As a prime example of the Old School chopper, Robert Berry's EL shuns the normal sculpted metal, billet trim, and big-inch engine of most customs, relying instead on a bare-bones look and hardware with historical significance.
Chief among these is the engine: a tried-and-true 74-cubic-inch Harley-Davidson Knucklehead, which is all stock save for the turned-up Paughco exhaust system. Granted, the frame is a modern item -- a Paughco with 3-inch downtube stretch -- but the springer forks are very close to those that supported Harleys in the early postwar years.
Of course, this wouldn't be much of a custom without a few nonstock components, but most are anchored in tradition. The fuel tank carries the classic teardrop shape, the rear fender is a cut-down version of the original Harley piece, and the overall look pays homage to 1950s Bobbers. Choppers of the 1960s and 1970s inspired the ape-hanger handlebars, a common item on many great Old School bikes.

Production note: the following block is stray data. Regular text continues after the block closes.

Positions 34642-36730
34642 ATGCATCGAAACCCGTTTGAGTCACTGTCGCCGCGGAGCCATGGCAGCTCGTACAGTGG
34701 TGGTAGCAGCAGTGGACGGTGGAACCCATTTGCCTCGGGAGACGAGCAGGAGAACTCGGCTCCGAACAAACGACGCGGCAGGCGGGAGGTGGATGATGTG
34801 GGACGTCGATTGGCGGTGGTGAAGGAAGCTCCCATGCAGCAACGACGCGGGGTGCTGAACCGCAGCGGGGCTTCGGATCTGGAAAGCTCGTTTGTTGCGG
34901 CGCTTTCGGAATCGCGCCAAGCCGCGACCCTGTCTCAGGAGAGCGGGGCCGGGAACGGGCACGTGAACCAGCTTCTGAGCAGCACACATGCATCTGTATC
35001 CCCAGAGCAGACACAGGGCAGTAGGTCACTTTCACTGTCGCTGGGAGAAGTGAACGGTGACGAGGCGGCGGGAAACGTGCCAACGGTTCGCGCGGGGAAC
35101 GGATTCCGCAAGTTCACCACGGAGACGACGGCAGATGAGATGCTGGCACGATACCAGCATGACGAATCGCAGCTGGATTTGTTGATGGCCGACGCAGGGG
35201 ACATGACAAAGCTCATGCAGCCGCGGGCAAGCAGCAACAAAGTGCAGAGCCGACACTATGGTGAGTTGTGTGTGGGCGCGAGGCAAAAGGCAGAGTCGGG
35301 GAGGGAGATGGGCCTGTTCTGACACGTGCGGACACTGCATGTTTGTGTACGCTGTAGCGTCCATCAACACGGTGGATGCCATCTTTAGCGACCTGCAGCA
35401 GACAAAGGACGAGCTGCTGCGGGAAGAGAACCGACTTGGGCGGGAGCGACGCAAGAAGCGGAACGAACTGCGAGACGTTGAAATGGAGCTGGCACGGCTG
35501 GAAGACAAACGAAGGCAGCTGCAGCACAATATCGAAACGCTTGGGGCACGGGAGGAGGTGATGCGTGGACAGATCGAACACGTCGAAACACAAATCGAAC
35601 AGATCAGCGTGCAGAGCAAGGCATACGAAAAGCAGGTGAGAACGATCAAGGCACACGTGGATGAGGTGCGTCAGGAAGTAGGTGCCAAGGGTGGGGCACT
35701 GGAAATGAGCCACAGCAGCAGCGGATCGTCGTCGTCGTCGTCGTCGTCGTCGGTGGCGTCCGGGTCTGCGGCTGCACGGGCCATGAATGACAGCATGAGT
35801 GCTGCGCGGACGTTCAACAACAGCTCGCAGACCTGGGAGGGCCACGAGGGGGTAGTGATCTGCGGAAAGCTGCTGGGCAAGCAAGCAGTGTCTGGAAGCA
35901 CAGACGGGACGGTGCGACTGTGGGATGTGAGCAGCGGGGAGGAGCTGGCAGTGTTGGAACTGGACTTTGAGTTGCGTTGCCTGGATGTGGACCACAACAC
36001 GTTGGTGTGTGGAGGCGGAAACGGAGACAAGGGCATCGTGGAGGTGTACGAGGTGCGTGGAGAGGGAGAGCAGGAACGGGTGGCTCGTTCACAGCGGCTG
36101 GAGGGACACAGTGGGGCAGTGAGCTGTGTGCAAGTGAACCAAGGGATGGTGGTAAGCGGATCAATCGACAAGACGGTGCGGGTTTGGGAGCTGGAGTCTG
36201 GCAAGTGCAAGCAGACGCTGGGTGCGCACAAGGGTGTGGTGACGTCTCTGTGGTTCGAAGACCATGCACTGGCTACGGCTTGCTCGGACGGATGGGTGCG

Go to the next page for more photos and details of this Harley-Davidson-powered chopper, the EL.For more information on custom choppers and motorcycles, see:
EL Chopper Pictures
The EL chopper is a custom Harley-Davidson motorcycle built by Psycle Barn/Rodney Mann/Robert Berry. Below are more pictures and details of this powerful chopper.
You can’t get more classic in the powerplant department than a Harley-Davidson Knucklehead. That’s not Harley’s term for it, by the way; the nickname was coined by riders, because the large bolts on the valve covers look like knuckles on a fist. And in its day, the Knucklehead packed a
pretty good punch.
Springer forks of this style first appeared on Harleys in the late 1920s. They’ve reappeared on modern versions.
Turned-up exhaust pipes were a fixture on early choppers. The original Harley drum brake may suffice up front, but the rear wheel hosts a modern disc.
Almost by definition, Old School choppers take the lean and mean approach, with little in the way of fancy trim. Fancy paint, however, is OK.